Four Tips when Upgrading from SiteGenesis to SFRA

Astound Commerce is the Storefront Reference Architecture (SFRA) expert on Salesforce Commerce Cloud. We were the first to launch a customer on SFRA—and we’ve done it many times since.

In Part One of our five-part series, The 5-4-3-2-1 on Upgrading to Salesforce Commerce Cloud’s SFRA, we took a look at the Five Reasons to Upgrade to Salesforce Commerce Cloud’s SFRA.” Here in Part Two, we discuss important considerations when upgrading your ecommerce site from SiteGenesis to SFRA.

Scott Boreing
Solution Architect Manager, at Astound Commerce

Train Your Trailblazers

SFRA is different from SiteGenesis in a number of ways. For developers, one difference that will particularly stand out is in the code. Both SFRA and SiteGenesis use a popular software architecture known as MVC, which stands for model-view-controller. However, the architecture is implemented in very different ways:

  • Models provide the system objects and data. In SiteGenesis, models are surfaced via prepackaged pipelets or custom scripts using a proprietary JavaScript-like language. In SFRA, server-side JavaScript is utilized with syntax that allows extending objects stored in Salesforce’s database.
  • Controllers control business logic. This is where the code differences are most profound: SiteGenesis uses a graphical programming language called pipelines, while again, SFRA uses pure JavaScript.
  • Templates control the view of the application. Here the code format did not change—Internet Store Markup Language (ISML) is still the syntax of choice—but in SFRA, the MVC pattern and client-side frameworks lend themselves to more modern techniques.

Your Commerce Cloud developers must be introduced to SFRA’s different concepts as early as possible to set your project up for success. Salesforce offers such training via Trailhead, while Astound can augment that training upon request. If you are interested in learning more, please get in touch.

(Re)consider Your Customizations 

Your current website has served you well. It’s time to upgrade, but you’re still fond of the years of development that you’ve put into it. You are appreciative of the business logic you’ve added and the user experiences you’ve customized. It’s uniquely your site and a reflection of your brand’s vision.

Upgrading to SFRA is an opportune time to take a fresh look at these customizations and reconsider what the reference application provides you out of the box. In SFRA’s case, those out-of-the-box features and plugins are fairly robust. Between buy online, pick up in-store (BOPIS), Einstein predictive product recommendations, mobile payments, social logins, and more, you may find that what SFRA provides can serve your business even better than the custom logic you’ve implemented on your current platform. 

Instead of insisting on carrying over every business customization, focus on the true differentiators for your brand. If it’s not an experience that sets your brand apart, consider what SFRA provides out of the box—this open-mindedness will save you time and money.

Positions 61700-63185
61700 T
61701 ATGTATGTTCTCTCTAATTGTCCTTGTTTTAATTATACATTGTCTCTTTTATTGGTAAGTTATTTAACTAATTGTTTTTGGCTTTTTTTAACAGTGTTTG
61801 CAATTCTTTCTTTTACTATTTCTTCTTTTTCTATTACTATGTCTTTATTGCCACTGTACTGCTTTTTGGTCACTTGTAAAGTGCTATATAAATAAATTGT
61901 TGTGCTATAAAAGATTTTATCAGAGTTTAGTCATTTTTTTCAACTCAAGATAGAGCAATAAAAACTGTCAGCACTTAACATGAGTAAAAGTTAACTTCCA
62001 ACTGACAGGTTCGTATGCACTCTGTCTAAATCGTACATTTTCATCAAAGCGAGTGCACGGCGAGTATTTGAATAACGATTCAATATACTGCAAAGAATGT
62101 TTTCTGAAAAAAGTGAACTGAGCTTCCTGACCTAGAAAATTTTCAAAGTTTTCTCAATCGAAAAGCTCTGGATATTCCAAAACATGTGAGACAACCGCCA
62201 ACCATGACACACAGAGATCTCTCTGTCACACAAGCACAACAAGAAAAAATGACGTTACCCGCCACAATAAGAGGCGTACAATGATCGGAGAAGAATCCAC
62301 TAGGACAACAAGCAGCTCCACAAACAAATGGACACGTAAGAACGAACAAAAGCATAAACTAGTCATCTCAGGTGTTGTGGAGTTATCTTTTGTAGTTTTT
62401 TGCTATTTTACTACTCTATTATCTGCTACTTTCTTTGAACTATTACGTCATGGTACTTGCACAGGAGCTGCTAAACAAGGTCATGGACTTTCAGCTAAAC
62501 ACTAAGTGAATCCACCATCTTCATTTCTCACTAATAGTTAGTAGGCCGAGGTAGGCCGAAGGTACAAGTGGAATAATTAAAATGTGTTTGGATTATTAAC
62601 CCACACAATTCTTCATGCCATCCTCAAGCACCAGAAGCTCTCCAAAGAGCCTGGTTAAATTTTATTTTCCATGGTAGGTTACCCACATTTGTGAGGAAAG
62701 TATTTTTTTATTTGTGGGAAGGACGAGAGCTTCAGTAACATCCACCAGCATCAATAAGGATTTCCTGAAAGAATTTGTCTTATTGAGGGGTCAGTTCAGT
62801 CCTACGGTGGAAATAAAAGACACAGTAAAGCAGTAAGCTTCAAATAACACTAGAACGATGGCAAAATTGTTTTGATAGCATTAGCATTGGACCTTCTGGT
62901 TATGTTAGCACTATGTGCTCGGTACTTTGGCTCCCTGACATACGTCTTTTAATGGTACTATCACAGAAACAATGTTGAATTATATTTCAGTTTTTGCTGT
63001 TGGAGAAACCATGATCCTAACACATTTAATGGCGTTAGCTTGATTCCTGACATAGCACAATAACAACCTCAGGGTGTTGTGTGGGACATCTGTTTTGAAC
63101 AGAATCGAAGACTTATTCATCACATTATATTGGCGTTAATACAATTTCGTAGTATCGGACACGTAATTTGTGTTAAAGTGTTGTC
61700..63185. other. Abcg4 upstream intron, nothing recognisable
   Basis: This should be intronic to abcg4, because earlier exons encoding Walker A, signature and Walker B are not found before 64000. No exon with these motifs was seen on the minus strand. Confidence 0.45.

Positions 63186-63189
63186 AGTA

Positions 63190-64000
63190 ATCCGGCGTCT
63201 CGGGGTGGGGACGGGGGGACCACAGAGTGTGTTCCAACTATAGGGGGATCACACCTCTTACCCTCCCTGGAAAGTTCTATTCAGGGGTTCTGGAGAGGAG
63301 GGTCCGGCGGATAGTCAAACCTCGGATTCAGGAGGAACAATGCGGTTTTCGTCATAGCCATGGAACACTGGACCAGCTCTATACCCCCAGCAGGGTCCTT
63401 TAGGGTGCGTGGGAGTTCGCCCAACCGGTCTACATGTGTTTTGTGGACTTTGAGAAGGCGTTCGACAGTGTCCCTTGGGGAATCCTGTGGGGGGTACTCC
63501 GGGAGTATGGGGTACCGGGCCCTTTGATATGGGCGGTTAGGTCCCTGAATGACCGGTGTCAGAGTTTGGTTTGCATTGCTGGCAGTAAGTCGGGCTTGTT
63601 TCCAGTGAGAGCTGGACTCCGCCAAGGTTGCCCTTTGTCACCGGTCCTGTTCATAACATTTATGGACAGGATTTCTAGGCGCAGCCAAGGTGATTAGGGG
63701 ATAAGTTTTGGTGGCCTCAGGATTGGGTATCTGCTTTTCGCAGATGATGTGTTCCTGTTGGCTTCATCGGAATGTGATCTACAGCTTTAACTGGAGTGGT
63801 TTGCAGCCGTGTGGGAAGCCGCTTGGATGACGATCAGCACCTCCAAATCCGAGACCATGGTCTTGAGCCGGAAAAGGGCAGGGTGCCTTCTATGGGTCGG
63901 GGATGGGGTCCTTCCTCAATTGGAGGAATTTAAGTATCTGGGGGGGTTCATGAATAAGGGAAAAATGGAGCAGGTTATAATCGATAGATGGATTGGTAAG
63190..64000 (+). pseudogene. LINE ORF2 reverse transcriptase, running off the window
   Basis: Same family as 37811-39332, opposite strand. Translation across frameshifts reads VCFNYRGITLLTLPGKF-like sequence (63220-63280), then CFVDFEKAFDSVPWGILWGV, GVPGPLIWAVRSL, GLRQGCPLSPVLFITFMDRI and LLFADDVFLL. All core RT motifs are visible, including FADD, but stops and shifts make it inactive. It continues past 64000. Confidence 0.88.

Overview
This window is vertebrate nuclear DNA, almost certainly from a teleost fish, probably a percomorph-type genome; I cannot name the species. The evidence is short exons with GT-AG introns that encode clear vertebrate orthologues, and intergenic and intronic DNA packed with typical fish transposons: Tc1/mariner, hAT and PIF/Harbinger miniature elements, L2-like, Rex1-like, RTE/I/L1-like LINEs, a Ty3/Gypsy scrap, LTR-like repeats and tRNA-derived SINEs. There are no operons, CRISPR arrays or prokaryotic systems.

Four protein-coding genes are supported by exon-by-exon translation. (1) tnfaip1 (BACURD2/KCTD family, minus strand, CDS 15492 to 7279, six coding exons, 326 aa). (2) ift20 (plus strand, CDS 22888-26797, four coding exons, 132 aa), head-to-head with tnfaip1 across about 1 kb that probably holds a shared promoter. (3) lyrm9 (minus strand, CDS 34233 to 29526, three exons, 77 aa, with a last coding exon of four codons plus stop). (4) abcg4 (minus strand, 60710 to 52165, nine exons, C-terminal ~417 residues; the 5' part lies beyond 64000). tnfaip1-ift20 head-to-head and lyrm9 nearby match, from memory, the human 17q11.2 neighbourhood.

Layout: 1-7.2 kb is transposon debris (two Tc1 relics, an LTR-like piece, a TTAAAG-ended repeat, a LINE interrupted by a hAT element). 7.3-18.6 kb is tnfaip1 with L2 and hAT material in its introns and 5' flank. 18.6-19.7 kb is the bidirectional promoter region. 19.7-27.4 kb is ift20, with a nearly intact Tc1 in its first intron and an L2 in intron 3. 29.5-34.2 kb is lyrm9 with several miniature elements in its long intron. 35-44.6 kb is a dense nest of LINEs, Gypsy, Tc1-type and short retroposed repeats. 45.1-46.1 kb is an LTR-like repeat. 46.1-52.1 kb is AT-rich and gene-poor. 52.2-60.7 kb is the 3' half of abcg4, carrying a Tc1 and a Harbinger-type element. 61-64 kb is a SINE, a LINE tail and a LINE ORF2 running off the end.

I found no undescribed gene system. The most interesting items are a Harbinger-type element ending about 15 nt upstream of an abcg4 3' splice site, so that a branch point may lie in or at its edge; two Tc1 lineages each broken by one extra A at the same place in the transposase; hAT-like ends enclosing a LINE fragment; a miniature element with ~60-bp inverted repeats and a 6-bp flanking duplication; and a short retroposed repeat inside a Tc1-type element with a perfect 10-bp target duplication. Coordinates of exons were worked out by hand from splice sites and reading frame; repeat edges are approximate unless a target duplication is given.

Coordinate a Feature Freeze

The migration of your Commerce Cloud site(s) to SFRA is no small task for your development team. They will be very busy architecting, building, and optimizing—in some cases, all while learning a brand-new tech stack. Every stakeholder in your Commerce Cloud operation must understand that your team will have a singular focus throughout the migration process. Every deviation from this focus comes with a cost.

It might be tough to swallow, but during this development, consider when you will enforce a feature freeze on your current website. Presumably, every new feature you add will need to be reimplemented on the new website. Understand that such changes will impact the scope and timeline of your migration. If you can, try to limit this as much as possible, especially late in the project. Define a feature freeze milestone up front in your project plan to limit impacts down the line.

Pick the Right Partner

Each SiteGenesis site only gets migrated to SFRA once. There might be no bigger decision than the partner you choose to aid you in this journey. Check for these criteria:

  • A good partner will have a robust portfolio of clients whose sites you can browse and test-drive.  
  • On top of that, they should be able to provide a handful of direct references from those clients who are willing to speak to you about their experience.
  • A good partner will have certifications both at a human level (Salesforce-certified individuals) as well as a business level.

Astound is pleased that we can check all of these boxes.

Furthermore, a good partner devotes real time and energy to understand you, your unique business needs, and your particular ecommerce strategies. A good partner is more than a passive LinkedIn connection but a valuable resource for years to come. They are not in the business of cranking out projects and leaving you with the mess of running the site.  

Astound would very much appreciate the opportunity to show you what good partnership is all about.

Need help implementing SFRA on Salesforce Commerce Cloud? We’re here for you; please get in touch.

Headed to Dreamforce and want to speak with us in person? Visit us at booth #1729.


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